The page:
Out of Ugg’s Shadow, Bearpaw Comes Into Its Own

It’s the question boot-lovers want to know: Bearpaw or Ugg?

Seriously. Type Bearpaw into Google and “Bearpaw vs. Ugg” is one of the top suggestions, leading the inquiring into a world of Diffen.com pages, discussion boards, and YouTube videos pitting the two boot brands against each other.

The question is so popular Google’s “People also ask” algorithm even provides quick answers in its search results.

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Of course, brand rivalries between similar products are as old as Coke vs. Pepsi, but in 2010, Deckers, which owns the Ugg brand, felt the difference was slight enough that they ended up taking Bearpaw’s parent company to court.

But it wasn’t the first time Deckers sued over what it claimed were copies using “inferior materials, constructions and craftsmanship.”

While “Ugg” is a registered trademark owned by Deckers in more than 130 countries worldwide (including the US), in Australia and New Zealand, where the sheepskin boot style originated, Deckers does not have the exclusive right to use the term there, where it appears in more than 70 registered trademarks in Australia alone.

While sheepskin boots have been worn in Australia for roughly a century, most consumers outside of Australia and New Zealand associate the sheepskin style with Deckers’ Ugg brand name.

Deckers has successfully argued this point in court, including a 2004 lawsuit with Australian boot brand Koolaburra, which Deckers eventually purchased. Deckers also went after Emu Australia for the same reasons in 2010, although the two companies later settled.

“Sometimes, when a brand has momentum and starts to gain market-share, others tend to get a little rattled and feel the need to attack them or disparage their quality or creativity,” said Tom Romeo, Bearpaw owner and founder at the time.

Having settled the matter out of court in 2012, Bearpaw is looking to put the comparisons behind it and focus on what it does best—comfortable footwear with a fashionable edge.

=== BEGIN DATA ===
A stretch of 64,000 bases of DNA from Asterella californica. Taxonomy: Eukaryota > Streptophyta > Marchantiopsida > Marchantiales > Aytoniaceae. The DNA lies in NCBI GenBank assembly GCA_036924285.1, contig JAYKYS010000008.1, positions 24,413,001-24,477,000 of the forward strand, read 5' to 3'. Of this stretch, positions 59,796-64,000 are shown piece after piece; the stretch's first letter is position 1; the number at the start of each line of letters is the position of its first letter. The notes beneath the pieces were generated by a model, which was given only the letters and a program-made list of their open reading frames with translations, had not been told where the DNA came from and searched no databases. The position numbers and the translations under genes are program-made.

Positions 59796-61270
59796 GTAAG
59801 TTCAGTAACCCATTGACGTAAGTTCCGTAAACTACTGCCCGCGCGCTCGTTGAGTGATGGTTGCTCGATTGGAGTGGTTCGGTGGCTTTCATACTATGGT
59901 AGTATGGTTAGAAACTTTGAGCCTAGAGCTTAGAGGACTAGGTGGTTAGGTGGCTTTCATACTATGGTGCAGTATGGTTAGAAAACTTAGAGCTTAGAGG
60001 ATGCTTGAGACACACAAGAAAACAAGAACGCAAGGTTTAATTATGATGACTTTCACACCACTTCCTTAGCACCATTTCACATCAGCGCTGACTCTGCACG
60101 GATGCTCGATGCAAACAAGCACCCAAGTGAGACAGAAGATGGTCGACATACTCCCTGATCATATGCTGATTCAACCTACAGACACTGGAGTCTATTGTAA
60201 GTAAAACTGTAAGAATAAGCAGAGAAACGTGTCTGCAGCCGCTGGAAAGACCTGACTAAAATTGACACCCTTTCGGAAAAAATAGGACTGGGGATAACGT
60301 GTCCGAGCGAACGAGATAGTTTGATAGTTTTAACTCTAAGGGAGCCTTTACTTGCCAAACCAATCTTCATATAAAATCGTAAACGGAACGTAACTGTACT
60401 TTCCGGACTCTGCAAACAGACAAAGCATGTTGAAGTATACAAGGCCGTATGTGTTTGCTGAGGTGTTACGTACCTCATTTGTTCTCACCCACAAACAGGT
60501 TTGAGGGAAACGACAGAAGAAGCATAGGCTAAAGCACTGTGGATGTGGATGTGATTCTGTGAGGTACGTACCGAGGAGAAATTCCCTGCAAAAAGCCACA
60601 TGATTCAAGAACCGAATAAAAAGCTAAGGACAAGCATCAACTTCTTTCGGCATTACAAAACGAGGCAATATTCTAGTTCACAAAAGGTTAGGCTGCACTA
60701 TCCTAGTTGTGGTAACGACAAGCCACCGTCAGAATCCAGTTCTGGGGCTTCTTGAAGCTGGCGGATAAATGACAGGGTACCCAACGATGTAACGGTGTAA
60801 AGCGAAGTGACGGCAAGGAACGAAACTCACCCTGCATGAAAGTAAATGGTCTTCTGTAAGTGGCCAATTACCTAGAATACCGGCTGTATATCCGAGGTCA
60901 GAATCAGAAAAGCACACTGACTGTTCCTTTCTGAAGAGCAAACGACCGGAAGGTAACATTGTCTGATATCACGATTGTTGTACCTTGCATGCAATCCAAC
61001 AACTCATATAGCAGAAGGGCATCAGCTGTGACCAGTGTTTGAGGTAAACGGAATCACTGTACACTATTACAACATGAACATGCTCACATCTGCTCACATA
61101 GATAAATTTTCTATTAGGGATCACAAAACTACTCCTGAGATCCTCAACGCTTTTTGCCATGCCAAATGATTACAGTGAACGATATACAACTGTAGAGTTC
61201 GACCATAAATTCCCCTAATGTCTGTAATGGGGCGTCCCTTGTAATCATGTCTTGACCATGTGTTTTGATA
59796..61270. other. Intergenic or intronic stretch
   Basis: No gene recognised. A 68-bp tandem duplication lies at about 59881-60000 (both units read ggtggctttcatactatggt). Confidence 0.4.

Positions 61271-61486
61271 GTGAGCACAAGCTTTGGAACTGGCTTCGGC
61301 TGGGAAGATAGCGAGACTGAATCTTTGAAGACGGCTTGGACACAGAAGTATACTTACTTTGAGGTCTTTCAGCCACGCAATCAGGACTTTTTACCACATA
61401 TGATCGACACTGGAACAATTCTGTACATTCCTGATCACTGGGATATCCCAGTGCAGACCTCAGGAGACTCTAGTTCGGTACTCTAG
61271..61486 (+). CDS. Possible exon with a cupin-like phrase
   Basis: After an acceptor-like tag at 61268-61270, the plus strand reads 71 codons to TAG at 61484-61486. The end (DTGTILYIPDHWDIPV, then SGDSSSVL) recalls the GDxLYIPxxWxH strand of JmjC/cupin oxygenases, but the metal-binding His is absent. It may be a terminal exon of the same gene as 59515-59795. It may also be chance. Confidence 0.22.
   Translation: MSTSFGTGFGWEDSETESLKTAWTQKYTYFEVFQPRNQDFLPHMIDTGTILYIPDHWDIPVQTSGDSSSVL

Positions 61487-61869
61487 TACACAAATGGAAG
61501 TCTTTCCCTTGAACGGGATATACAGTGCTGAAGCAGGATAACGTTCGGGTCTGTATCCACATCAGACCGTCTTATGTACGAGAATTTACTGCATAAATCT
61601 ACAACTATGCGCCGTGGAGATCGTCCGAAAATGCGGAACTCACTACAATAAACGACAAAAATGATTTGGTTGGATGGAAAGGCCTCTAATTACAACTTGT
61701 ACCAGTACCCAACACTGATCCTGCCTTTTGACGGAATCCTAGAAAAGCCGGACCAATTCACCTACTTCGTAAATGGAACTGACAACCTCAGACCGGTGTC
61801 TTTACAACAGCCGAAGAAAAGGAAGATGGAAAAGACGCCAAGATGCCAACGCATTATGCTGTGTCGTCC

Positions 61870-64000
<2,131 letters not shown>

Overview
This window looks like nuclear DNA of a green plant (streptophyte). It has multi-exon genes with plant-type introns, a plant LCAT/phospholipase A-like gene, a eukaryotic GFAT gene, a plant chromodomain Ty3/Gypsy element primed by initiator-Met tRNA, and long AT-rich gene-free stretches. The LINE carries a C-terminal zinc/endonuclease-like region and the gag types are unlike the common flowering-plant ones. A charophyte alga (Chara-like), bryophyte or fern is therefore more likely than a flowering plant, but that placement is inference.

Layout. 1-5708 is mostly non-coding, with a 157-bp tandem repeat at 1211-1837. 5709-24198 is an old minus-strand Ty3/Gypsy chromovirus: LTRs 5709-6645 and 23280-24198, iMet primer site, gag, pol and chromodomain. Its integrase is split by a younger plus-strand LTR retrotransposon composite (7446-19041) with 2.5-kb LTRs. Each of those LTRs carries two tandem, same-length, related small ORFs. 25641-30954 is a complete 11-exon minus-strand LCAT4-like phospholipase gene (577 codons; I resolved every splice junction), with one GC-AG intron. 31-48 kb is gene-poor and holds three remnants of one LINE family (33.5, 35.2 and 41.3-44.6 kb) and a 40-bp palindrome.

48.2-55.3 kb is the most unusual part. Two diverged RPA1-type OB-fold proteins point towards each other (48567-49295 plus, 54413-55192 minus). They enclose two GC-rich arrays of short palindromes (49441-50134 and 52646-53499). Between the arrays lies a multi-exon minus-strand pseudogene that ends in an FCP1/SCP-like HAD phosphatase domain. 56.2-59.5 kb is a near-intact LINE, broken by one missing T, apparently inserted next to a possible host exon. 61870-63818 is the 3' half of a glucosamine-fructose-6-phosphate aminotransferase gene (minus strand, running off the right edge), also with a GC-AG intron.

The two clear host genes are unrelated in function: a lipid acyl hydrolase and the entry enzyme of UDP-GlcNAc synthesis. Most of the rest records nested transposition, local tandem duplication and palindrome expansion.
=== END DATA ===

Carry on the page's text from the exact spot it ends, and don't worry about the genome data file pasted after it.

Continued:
The company’s Spring ’16 collection marks a turning point for the brand, the first full season under the creative helm of Denise LeMons, a footwear industry veteran whose previous work includes stints at Chinese Laundry and Skechers.

Strappy sandals and cork wedge looks typical of spring make appearances, but more surprising is a new collection called Bearly There, a lightweight range of athleisure-inspired footwear which takes Bearpaw in a new direction.

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“We’re not an athletic company by any means, but we understand that Athleisure is such an important space to be in,” said Edna De Pamphilis, Bearpaw marketing director. “Women want shoes that are versatile. They want to be able to put on a pair of boots and go to work and then go meet their friends for a night out.”

Meanwhile the “Emma”—the best-selling boot that’s driven all those Ugg comparisons—and the rest of the similarly-themed “Classic” collection will slowly be phased out as Bearpaw looks to diversify its offerings.

“The classics might currently be the bulk of the business but we really want to segway into more offerings especially outside of that category,” said De Pamphilis.

Diversifying its offerings will help reduce Bearpaw’s exposure to unpredictable winter weather, which last year sent sales of seasonal boots adrift.

Deckers is also re-introducing the Koolaburra brand to the market (now known as Koolaburra by Ugg), which will serve as an entry into the mid-price market for the premium priced Ugg, directly competing with Bearpaw.

Starting this fall, the company is focusing on its Savvy collection, which features slimmer silhouettes, and details like side zippers, angled top lines and buckle closures. De Pamphilis describes Bearpaw’s DNA as inherently outdoorsy and earthy, while still fashionable.

“It’s no longer about that big, bulky looking boot which is what the classic is. It’s about going a bit slimmer and adding more feminine attributes to the shoe,” said De Pamphilis.

Part of that versatility includes new tech features, present in the brand’s Tahoe and Savvy collections. Boots treated with the company’s NeverWet technology, part of a two-year exclusive deal with tire manufacturer Rust-Oleum, repel not only water, but other fluids like wine and coffee.

“We’ve had waterproof boots, but what we wanted to do is add an extra element,” said De Pamphilis. “So for the person who wants to wear the fashionable boots, they don’t have to worry about water going through the suede.”

As Bearpaw settles into a new groove, De Pamphilis remarks that the comparison between brands ultimately comes down to preference, and that Bearpaw isn’t trying to be anything other than itself.

“It’s just your cup of tea. There are people who are about the prestige and about the labels and who would rather pay over $200 for a boot that could actually be probably half of that price,” said De Pamphilis. “We’re not trying to be that [high-end] brand because that’s not who we are, we’re about being able to provide comfortable lifestyle products without breaking the bank.”

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